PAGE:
• Physical Security: To reduce the latency of data processing, IoT devices often use “edge computing” where data is processed in close physical proximity to the IoT devices. The devices themselves and the data they generate/process are at risk of breaches facilitated by direct physical access.

As the threat landscape surrounding IoT technologies continues to develop, purchasers must invest in IoT products that are purpose-built with security at the forefront. A combination of genuine demand for enhanced IoT security and developing government regulations will require existing IoT manufacturers to develop their products with security in mind.

#4 - Targeted Attacks Against Cloud Security

Cloud computing is a valuable asset for enhancing the flexibility and scalability of business operations. Thanks to advancements in cloud computing, companies can leverage the computing resources provided by dedicated cloud service companies rather than investing heavily in the deployment and maintenance of their own infrastructure.

The Cloud Vision 2020 Study from Logic Monitor anticipates that in the near future 83% of enterprises will use cloud-based platforms for their operations. The increased prevalence of high-value targets adopting a given technology is certain to attract the attention of bad actors - cloud computing is certainly no exception.

Cloud security vulnerabilities include:

  • Third-Parties: Unless a company genuinely invests in deploying its own dedicated cloud infrastructure, the storage and processing of sensitive data will involve the use of a third-party cloud service provider.
  • Remote Access: The ability to access data remotely is incredibly beneficial, however, it’s important to recognize that the increased accessibility for authorized users also provides an opportunity for external threats to access resources remotely.

The security market is quickly adapting to increased demands for cloud security solutions by offering advanced methods of authenticating users and monitoring their interactions with the data contained on these platforms. Advanced monitoring and response solutions are a must for detecting suspicious activity and preventing data breaches originating from both insider threats and cybercriminals using stolen credentials.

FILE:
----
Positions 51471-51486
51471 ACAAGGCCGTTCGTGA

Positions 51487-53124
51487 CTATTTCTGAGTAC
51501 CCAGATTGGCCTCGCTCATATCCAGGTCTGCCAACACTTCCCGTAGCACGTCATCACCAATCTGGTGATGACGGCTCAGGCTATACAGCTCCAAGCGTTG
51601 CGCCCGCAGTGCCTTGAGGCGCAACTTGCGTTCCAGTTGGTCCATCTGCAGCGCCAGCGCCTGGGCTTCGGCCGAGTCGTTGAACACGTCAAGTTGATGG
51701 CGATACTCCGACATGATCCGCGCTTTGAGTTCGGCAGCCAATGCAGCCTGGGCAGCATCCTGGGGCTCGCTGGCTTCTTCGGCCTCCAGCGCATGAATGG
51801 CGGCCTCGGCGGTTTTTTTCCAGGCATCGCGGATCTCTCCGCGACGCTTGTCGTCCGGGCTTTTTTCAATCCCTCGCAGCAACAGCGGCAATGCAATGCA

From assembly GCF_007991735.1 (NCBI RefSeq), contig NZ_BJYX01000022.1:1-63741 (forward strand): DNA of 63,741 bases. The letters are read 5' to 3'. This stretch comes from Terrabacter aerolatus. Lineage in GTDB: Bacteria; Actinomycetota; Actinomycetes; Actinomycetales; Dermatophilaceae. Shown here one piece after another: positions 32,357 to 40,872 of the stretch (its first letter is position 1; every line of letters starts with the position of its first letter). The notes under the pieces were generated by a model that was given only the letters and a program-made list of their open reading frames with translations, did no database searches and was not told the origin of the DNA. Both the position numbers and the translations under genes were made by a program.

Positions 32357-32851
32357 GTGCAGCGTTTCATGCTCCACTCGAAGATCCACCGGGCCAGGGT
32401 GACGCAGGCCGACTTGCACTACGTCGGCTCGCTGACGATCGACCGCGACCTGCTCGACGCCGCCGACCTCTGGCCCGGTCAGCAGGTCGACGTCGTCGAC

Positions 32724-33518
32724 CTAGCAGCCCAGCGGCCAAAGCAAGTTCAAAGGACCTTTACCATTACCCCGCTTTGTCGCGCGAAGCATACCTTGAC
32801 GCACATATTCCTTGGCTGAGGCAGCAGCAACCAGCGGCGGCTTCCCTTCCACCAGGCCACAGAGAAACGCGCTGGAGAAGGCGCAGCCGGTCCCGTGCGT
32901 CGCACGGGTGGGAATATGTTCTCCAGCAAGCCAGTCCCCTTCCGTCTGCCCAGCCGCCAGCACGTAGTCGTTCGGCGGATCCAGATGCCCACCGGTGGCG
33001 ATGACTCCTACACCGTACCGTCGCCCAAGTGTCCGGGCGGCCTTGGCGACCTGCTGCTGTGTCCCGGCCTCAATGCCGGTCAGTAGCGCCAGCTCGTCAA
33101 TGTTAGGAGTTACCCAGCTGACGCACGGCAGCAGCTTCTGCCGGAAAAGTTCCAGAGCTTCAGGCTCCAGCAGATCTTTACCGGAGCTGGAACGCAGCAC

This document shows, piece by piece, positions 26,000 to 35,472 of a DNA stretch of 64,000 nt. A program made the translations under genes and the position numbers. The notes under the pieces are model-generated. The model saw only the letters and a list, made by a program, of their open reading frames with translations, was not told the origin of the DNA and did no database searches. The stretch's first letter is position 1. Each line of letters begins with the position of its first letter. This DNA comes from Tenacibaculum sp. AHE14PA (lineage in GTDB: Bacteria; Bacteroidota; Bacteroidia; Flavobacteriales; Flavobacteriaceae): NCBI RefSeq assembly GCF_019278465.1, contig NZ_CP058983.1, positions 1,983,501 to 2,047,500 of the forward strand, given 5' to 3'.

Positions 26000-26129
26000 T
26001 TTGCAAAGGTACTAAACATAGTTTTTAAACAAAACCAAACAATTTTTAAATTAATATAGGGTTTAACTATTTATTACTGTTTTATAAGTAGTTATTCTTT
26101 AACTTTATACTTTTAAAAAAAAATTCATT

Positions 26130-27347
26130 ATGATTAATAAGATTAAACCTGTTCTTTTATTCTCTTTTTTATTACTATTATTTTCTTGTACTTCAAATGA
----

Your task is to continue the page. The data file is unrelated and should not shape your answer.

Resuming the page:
#5 - Ransomware

Ransomware is a type of malware that maliciously encrypts the data contained in an infected system in an effort to extort the victims of the attack. Once the data is encrypted, the ransomware program demands that the victim of the attack pays a ransom (usually in the form of a cryptocurrency) to the attacker in order to receive the encryption key necessary to regain access to their data.

High-profile ransomware programs include:

  • WannaCry: WannaCry infected an estimated 230,000 computers worldwide and caused $4 billion in losses.
  • CryptoWall: CryptoWall is notorious for enhancing its disruption capabilities with features for encrypting file names in addition to the files themselves, making the verification of internal file recovery measures increasingly difficult.
  • TeslaCrypt: TeslaCrypt went above and beyond the encryption of files by detecting and deleting shadow volume copies of files, making recovery efforts far more difficult for users that did not maintain external backups. TeslaCrypt was also unique in its target selection - early versions of the ransomware targetted PC gamers by specifically disrupting files related to popular computer games.

The high demand for sensitive data has created underground economic opportunities for cybercriminals in the form of Ransomware-as-a-Service (RaaS) platforms. High-profile incidents of government bodies and healthcare organizations falling victim to ransomware attacks can be expected to increase in prevalence as these RaaS platforms have removed the knowledge-based barriers to performing ransomware attacks, allowing anyone with sufficient malicious intent and financial resources to execute their own attacks.

Conclusion

As technology continues to evolve, so will the threat landscape. The prevalence of underground entrepreneurs providing black-market resources for emerging cybercriminals to execute attacks without the need for significant technical knowledge will continue to pose a unique threat. Security professionals and business leaders alike will need to remain vigilant in ensuring that sensitive data is protected with a combination of industry-leading security tools and traditional cybersecurity best practices.